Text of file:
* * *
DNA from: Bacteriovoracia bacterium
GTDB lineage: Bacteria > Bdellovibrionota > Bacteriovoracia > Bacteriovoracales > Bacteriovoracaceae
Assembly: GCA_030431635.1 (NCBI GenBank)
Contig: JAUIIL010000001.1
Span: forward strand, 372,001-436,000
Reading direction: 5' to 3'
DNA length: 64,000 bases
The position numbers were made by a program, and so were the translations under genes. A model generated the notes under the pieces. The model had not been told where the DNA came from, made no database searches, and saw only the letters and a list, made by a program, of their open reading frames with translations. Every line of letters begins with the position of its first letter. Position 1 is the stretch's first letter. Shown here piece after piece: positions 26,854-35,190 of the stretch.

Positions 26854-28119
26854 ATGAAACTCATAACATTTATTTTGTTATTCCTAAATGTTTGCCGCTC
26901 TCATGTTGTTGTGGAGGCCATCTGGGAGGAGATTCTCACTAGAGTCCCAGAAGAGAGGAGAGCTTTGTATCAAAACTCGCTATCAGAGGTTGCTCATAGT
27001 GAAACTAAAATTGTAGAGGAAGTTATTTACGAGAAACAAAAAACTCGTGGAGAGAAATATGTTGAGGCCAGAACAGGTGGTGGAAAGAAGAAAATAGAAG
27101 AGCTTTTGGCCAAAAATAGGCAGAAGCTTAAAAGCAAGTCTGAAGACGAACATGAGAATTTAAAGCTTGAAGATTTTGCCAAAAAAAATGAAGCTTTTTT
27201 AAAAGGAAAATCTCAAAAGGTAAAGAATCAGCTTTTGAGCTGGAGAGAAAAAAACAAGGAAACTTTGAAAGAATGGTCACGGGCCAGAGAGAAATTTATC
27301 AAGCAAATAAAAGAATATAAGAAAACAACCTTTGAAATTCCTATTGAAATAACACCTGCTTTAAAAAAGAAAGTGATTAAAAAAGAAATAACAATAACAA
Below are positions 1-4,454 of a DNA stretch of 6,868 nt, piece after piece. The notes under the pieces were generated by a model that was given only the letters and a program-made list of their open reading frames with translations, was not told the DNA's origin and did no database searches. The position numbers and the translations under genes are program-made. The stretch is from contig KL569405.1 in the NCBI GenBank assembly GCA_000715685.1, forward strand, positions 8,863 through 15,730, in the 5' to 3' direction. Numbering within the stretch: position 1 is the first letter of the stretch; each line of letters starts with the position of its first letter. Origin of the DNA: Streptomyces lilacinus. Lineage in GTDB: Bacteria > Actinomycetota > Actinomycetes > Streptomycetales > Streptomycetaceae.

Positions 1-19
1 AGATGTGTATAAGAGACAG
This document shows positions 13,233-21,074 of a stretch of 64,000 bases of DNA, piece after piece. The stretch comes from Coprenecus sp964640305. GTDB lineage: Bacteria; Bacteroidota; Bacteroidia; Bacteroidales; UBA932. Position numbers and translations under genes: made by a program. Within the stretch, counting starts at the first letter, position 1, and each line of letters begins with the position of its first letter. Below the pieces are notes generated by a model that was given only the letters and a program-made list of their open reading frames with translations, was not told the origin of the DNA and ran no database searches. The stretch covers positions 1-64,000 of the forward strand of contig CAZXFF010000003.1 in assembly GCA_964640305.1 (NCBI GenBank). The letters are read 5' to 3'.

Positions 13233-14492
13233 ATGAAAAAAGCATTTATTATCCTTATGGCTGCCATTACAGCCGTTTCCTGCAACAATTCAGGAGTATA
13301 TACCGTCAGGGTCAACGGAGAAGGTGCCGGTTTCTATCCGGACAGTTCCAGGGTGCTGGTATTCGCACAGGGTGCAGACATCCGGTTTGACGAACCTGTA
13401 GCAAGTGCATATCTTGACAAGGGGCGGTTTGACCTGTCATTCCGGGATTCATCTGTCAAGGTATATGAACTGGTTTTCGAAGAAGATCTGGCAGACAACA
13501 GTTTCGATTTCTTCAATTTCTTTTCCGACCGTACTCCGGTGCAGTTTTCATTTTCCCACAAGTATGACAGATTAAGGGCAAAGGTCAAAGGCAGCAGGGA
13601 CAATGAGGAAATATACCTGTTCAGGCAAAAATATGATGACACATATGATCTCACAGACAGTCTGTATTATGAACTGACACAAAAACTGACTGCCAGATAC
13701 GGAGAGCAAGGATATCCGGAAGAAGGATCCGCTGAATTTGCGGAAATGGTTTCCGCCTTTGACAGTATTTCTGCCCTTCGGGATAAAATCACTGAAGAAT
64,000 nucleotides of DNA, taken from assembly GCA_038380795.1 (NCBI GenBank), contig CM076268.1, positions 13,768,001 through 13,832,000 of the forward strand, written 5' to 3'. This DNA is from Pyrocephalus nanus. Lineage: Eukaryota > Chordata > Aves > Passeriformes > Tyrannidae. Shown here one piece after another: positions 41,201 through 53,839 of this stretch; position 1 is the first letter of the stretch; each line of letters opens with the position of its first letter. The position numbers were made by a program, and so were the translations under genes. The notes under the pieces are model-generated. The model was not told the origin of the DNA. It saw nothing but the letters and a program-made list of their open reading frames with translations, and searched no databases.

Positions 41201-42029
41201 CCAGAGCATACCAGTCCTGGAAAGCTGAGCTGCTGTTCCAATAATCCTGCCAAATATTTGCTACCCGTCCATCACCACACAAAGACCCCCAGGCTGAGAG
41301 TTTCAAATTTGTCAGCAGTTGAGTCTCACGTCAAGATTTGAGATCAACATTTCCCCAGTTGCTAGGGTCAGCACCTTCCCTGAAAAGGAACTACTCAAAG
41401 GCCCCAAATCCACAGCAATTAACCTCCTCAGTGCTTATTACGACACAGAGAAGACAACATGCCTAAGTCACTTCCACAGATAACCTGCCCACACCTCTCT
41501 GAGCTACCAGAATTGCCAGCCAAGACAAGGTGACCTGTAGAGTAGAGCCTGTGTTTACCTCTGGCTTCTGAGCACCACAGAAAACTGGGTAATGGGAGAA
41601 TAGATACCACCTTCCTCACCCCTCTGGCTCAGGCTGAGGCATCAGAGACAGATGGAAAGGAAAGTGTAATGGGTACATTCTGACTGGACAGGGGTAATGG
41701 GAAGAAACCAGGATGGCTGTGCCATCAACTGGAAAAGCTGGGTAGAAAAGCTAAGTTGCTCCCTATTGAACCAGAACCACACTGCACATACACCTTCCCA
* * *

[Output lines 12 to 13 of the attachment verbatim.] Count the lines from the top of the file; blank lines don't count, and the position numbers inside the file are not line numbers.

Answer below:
27001 GAAACTAAAATTGTAGAGGAAGTTATTTACGAGAAACAAAAAACTCGTGGAGAGAAATATGTTGAGGCCAGAACAGGTGGTGGAAAGAAGAAAATAGAAG
27101 AGCTTTTGGCCAAAAATAGGCAGAAGCTTAAAAGCAAGTCTGAAGACGAACATGAGAATTTAAAGCTTGAAGATTTTGCCAAAAAAAATGAAGCTTTTTT